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Exp Brain Res. 2009 Jun;196(1):5-11. doi: 10.1007/s00221-009-1760-2. Epub 2009 Mar 18.

The role of TRPV1 receptors in pain evoked by noxious thermal and chemical stimuli.

Author information

1
Department of Neuroscience and Cell Biology, University of Texas Medical Branch, Galveston, TX 77555-1069, USA. wdwillis@utmb.edu

Abstract

Transient receptor potential receptors (TRP) on primary afferent neurons respond to noxious and/or thermal stimuli. TRPV1 receptors can be activated by noxious heat, acid, capsaicin and resiniferatoxin, leading to burning pain or itch mediated by discharges in C polymodal and Adelta mechano-heat nociceptors and in central neurons, including spinothalamic tract (STT) cells. Central nociceptive transmission involves both non-NMDA and NMDA receptors, and inhibitory interneurons as well as projection neurons contribute to the neural interactions. Behavioral consequences of intradermal injection of capsaicin include pain, as well as primary and secondary hyperalgesia and allodynia. Primary hyperalgesia depends on sensitization of peripheral nociceptors, whereas, secondary hyperalgesia and allodynia result from sensitization of central nociceptive neurons, such as STT cells. Central sensitization is associated with enhanced responses to excitatory amino acids and decreased responses to inhibitory amino acids. The mechanism of the increase in responses to excitatory amino acids includes phosphorylation of NR1 subunits of NMDA receptors and GluR1 subunits of AMPA receptors. Central sensitization depends on activation of several protein kinases and other enzymes, such as nitric oxide synthase. This process is regulated by protein phosphatases. Central sensitization can be regarded as a spinal cord form of long-term potentiation.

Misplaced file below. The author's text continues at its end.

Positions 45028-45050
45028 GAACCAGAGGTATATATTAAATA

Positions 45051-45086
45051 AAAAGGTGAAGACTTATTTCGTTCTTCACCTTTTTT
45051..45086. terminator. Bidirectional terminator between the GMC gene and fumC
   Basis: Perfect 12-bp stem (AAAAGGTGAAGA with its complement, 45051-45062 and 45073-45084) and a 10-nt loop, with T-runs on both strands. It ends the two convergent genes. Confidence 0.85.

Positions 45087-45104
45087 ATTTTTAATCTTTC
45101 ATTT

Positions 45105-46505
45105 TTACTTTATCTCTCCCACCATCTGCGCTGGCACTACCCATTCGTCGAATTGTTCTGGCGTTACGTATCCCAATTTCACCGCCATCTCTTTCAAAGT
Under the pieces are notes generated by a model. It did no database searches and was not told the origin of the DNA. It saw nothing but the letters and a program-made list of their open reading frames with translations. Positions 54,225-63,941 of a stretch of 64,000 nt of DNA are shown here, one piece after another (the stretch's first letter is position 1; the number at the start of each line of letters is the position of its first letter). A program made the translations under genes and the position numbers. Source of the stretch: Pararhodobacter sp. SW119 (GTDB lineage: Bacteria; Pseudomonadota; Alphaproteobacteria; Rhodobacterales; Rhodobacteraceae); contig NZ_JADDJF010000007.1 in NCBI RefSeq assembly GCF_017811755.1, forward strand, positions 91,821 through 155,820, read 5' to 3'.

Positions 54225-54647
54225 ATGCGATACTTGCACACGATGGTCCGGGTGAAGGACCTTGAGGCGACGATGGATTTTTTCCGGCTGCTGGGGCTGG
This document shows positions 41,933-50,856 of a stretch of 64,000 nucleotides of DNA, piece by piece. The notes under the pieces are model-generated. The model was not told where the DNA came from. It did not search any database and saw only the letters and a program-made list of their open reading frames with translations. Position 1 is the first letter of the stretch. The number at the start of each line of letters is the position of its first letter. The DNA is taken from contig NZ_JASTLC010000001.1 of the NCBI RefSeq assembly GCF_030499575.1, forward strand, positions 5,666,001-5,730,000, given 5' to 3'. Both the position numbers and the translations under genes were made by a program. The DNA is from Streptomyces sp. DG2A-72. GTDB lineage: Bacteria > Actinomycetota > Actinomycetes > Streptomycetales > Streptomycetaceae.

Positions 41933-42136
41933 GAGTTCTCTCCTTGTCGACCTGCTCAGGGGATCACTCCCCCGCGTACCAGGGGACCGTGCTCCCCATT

PMID:
19294370
DOI:
10.1007/s00221-009-1760-2
[Indexed for MEDLINE]

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